I just completed IMPACT Boston’s 20-hour women’s core self-defense course. I’ve wanted to take one of these courses ever since the 1990s but I didn’t for a myriad of reasons. To say that I had one of the most physically and emotionally grueling 20-hour experience that was equally empowering and liberating is an understatement. I am not certain that I can fully articulate what I experienced because I am still processing everything and I am so physically sore.
Throughout the course, I experientially learned a lot about my fears that date back to when my paternal step-grandfather first took the night away from me forty years ago when I was a ten-year old girl. That was the beginning of my leaving my body and living in my head. The leaving continued through the molestation during my tween years and the rape in my sophomore year in college.
Despite my being an unapologetic Black feminist who fights against rape culture, I subconsciously and consciously blamed my body for the sexual harm I experienced as a child and also as young adult woman. I don’t know if I would’ve owned that prior to my self-defense course. Most importantly, I am unwavering in my understanding that I couldn’t have stopped my child sex abuse or young adult rape.
I credit the IMPACT course with giving me an opportunity to face some deep-seated fears that I’ve held for decades. I credit the course with teaching me verbal and physical skills that make me feel empowered in ways that I haven’t EVER felt empowered in my body.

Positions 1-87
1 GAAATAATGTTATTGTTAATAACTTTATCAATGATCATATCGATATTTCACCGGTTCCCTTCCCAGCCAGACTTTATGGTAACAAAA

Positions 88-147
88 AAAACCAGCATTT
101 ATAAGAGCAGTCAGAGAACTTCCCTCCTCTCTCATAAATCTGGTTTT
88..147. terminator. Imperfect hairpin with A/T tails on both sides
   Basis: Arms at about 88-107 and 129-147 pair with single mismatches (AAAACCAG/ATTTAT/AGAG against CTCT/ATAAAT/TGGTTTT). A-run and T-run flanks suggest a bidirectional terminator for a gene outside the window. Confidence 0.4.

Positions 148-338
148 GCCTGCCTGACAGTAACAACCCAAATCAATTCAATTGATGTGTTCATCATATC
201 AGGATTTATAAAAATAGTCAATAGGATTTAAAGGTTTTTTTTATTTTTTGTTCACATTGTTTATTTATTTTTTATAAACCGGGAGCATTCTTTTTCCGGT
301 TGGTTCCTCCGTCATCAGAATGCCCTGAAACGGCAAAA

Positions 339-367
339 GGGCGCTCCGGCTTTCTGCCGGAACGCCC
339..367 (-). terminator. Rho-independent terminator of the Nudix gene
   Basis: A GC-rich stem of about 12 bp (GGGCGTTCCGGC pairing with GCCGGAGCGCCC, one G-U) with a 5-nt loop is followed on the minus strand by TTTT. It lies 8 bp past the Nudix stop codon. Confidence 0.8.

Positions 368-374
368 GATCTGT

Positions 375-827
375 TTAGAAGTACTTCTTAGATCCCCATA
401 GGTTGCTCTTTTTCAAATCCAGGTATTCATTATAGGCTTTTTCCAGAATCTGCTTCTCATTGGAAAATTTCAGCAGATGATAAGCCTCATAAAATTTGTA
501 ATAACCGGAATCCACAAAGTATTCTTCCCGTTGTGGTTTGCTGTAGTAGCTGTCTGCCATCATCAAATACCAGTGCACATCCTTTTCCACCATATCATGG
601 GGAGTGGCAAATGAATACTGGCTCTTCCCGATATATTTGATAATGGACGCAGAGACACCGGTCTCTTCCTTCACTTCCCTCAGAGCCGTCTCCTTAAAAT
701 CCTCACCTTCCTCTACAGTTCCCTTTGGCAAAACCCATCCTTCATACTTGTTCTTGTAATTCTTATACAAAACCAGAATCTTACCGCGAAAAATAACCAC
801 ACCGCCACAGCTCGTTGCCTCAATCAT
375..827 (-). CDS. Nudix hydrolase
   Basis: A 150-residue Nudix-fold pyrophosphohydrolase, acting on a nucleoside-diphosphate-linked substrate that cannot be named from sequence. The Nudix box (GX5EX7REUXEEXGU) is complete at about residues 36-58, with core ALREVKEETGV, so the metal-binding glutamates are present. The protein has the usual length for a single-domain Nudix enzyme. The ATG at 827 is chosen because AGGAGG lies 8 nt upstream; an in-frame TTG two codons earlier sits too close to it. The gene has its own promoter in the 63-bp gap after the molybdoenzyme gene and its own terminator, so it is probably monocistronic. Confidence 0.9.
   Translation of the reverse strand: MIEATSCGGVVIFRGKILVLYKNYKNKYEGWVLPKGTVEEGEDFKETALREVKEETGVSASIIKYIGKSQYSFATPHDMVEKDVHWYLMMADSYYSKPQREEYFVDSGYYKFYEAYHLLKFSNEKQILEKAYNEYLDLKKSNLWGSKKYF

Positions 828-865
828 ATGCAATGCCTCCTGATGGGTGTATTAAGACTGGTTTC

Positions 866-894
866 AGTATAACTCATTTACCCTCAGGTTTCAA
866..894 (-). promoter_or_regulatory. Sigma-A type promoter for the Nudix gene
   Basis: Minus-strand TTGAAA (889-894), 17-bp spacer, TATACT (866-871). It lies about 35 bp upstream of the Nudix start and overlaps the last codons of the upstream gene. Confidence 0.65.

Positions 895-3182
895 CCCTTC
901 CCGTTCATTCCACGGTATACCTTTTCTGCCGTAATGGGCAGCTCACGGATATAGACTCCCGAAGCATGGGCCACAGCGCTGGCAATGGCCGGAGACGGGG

Parts of me wish I had taken the course decades ago. Yet, the timing was just right for me on the literal cusp of 50 years of living. I definitely want all of the young people and many of my peers and older in my life to have the opportunity to take a self-defense course. I am glad there are a range of courses that strive to address different identities and needs.
I am explicitly clear that my being able to defend my Black woman body against personal or stranger violence will not make me safe from subsequently experiencing police violence or being incarcerated precisely because I defended myself. Paraphrasing from the title of an anthology edited by Mariame Kaba cis and trans women of color do not have selves to defend. If you haven’t read already, please read Andrea J. Ritchie’s, Invisible No More: Police Violence Against Black women and Women of Color, and learn about the radical, transformational work of Survived and Punished. If you are able, please support their work.
Despite all of the contradictions and complexities of literally surviving in a world where Audre Lorde reminds us colored girls, “we were never meant to survive,” I am infinitely grateful that I took the course co-taught by Helen, Meg, Shay, Ann, and Sean. On a “personal is political level” it was a gift that the lead instructor, Helen, is a Black woman. I needed that and didn’t even know it.
A big gratitude shout-out to friend and IMPACT Boston Executive Director Meg Stone for her camaraderie and support leading up to my finally taking a course (an 18-month discernment and life process), and immediately after completing the course.
It warms my spirit knowing that through their IMPACT Boston’s fundraising work, they haven’t ever had to turn down anyone because of lack of funds to take a course. I traveled to Boston because of my camaraderie with Meg. However, there are feminist led self-defense courses in various parts of the country.
Aishah Shahidah Simmons is an award-winning Black feminist lesbian documentary filmmaker, activist, cultural worker, and international lecturer whose work examines the intersections of race, gender, sexuality and sexual violence. An incest and young adult rape survivor, Aishah is the creator of NO! The Rape Documentary and the #LoveWITHAccountability Project. Her forthcoming edited anthology Love With Accountability: Digging Up the Roots of Child Sexual Abuse will be published by AK Press in Fall 2019